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Basics of Externalities in Managerial Economics

In managerial economics, externalities refer to beneficial or harmful effects realized by individuals or third parties who aren’t directly involved in the market exchange. Thus, an externality is a cost (in the case of a negative externality) or benefit (in the case of a positive externality) that is not reflected in the good’s price.

Negative externalities: The pollution example

Negative externalities result in social costs that are higher than the actual costs the firm pays. As a consequence, firms produce a larger quantity of output than is socially optimal. Government regulation attempts to internalize those costs for the firm, resulting in production decisions that represent true resource costs.

Commodity supply describes the relationship between the good’s quantity supplied, and the price producers are willing to accept for that good. Therefore, because some costs are not paid by the producers when there are negative externalities, they are willing to accept a price that’s lower than would be necessary if all costs were included.

An example of a negative externality is pollution. A fisherman who doesn’t consume a firm’s product experiences a negative externality if the firm’s pollution adversely affects fishing. The fisherman incurs a cost, although he’s not a consumer of that firm’s product.

The illustration shows a perfectly competitive market. If there are no externalities, the equilibrium output level, QE, corresponding to the intersection of the demand and market supply curves, represents the socially optimal output level.

image0.jpg

However, when pollution or another negative externality is present, the market supply curve doesn’t represent the good’s true production cost. The true cost is now represented by the supply curve that includes the externality.

In this situation, the good’s social cost equals the firms’ marginal cost curves represented by the market supply plus the marginal cost of the negative externality. As a consequence, marginal social cost results in the true supply curve with the externality being higher than the market supply.

Assuming the demand curve remains the same, the market’s socially optimal output level is QS corresponding to the intersection of demand and the supply curve with externality. The corresponding price consumers pay to cover the full cost of production is PS.

The purpose of government regulation is to reduce the market output from QE to the socially optimal level, QS. In order to accomplish this goal, government must internalize the cost of the negative externality for the firm. This is accomplished through various methods, such as fines, regulations requiring different production techniques, or taxes.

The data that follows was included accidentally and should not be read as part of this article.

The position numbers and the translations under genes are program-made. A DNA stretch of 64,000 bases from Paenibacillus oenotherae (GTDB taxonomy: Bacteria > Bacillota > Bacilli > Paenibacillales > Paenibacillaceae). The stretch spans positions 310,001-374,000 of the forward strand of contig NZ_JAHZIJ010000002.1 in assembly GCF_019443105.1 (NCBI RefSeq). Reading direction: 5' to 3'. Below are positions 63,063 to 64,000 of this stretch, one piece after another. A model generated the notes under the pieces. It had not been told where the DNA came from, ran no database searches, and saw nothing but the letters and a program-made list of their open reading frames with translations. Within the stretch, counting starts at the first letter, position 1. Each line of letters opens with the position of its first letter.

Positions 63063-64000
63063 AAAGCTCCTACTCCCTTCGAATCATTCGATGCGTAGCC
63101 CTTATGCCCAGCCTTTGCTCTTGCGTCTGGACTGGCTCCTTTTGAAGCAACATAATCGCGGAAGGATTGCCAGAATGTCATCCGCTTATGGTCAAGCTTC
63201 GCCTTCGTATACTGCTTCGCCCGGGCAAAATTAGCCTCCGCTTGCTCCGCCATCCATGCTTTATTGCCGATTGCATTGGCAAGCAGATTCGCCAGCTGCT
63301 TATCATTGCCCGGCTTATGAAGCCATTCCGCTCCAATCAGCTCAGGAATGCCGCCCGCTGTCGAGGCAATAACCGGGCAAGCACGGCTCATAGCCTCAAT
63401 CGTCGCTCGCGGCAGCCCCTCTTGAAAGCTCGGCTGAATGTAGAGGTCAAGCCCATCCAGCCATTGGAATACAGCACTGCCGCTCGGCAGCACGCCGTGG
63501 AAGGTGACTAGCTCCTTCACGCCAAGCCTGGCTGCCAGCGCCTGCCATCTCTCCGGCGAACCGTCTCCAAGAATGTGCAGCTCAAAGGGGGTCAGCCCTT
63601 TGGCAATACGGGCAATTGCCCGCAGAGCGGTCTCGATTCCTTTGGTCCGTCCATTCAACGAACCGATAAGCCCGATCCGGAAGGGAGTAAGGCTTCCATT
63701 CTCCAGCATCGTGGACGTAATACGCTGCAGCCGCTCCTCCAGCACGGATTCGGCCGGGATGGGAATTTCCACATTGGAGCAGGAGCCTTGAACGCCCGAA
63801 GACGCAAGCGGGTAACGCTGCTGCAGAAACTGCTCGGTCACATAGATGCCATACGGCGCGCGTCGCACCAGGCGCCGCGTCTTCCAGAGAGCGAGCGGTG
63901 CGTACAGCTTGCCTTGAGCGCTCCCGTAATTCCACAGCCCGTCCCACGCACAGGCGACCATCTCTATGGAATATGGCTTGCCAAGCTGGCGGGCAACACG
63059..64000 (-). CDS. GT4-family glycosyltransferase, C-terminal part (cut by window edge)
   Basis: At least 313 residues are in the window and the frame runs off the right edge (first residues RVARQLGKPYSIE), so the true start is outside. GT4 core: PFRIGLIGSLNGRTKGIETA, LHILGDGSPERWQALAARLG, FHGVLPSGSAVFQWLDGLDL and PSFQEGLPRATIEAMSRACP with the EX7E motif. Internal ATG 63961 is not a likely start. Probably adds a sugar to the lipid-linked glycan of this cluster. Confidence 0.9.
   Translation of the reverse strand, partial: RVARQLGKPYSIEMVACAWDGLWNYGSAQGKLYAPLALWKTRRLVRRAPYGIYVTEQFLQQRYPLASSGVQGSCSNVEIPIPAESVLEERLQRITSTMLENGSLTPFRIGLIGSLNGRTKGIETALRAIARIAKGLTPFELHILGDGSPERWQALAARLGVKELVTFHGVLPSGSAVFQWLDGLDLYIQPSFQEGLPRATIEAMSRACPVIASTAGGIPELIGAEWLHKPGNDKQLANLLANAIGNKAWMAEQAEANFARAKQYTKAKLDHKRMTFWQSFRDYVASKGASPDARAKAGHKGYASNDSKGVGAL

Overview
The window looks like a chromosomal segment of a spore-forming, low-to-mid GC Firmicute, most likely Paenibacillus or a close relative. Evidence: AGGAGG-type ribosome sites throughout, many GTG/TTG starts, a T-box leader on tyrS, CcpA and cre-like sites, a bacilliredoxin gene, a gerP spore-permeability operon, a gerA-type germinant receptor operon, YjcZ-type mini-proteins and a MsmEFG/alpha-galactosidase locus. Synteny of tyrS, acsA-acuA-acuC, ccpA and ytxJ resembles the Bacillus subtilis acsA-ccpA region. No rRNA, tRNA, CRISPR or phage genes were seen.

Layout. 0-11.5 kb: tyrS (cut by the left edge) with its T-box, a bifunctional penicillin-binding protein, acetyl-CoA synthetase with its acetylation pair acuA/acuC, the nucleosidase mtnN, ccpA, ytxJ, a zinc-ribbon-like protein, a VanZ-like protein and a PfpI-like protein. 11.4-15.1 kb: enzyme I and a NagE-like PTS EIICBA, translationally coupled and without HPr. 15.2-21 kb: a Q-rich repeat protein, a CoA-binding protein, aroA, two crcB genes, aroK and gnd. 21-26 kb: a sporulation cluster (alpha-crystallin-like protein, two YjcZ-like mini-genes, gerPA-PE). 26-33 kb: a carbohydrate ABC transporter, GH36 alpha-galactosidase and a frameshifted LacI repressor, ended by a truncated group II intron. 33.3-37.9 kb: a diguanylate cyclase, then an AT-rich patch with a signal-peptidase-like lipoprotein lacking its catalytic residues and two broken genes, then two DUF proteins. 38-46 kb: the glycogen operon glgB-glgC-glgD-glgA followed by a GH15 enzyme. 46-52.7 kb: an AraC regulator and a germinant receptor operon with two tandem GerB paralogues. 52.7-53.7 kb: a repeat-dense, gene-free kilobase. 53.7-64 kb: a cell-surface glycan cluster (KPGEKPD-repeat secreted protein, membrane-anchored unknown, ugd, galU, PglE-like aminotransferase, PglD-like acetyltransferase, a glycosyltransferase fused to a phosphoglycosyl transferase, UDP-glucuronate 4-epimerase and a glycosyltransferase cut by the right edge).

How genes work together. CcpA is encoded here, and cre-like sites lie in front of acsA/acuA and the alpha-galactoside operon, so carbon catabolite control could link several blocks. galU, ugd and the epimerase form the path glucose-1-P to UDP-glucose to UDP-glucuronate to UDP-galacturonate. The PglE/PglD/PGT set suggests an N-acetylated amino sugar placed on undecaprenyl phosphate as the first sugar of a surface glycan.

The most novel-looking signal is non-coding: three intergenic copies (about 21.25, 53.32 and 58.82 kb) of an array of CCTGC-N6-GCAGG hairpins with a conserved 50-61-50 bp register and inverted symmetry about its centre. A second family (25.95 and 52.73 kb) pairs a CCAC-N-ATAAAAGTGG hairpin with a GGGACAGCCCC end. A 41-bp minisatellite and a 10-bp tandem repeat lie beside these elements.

Positive externalities: The honey example

While negative externalities result in social costs that are greater than the actual costs paid by the firm, positive externalities exist when individuals receive uncompensated benefits through somebody else’s consumption of the good. Positive externalities result in firms producing a smaller quantity of output than is socially optimal. Government regulation attempts to compensate firms for those benefits, resulting in production decisions that recognize the good’s true value to society.

Commodity demand describes the relationship between the good’s quantity demanded and the price consumers are willing and able to pay for the good. Therefore, price represents the value of an additional unit of the good to consumers. However, if other individuals receive benefits — even though they aren’t part of the market transaction — those benefits aren’t included in the demand curve the firm faces.

Honey is an example of a good with positive externalities. The market demand for honey is based upon the price individuals are willing to pay to consume the product. However, the bees that produce honey also pollinate flowers and other plants. The beekeeper doesn’t receive any compensation for this benefit.

If the beekeeper did receive compensation, the beekeeper may be inclined to have more bees, leading to greater plant pollination, as well as more honey.

The illustration below shows a perfectly competitive market with a positive externality. If there are no externalities, the equilibrium output level, QE, and price, PE, corresponding to the intersection of the market demand curve and supply curve represents the socially optimal output level.

image1.jpg

The presence of a positive externality, however, means the market demand curve doesn’t represent the good’s true value to society. With a positive externality, the true demand is higher than the market demand. This higher demand incorporates the added benefit or value of the positive externality.

The resulting socially optimal output level corresponds to the intersection of the new demand curve with the positive externality and the market supply curve resulting in the socially optimal quantity QS and price PS.

Government intervention seeks to increase the market output to the socially optimal level. In order to accomplish this task, government may subsidize the producer to reflect the positive externality.

In the case of honey, government may place a tax on plants and seeds and use the tax revenue to pay beekeepers a subsidy based on how many beehives they have. With the subsidy, beekeepers have an incentive to have more hives and bees.

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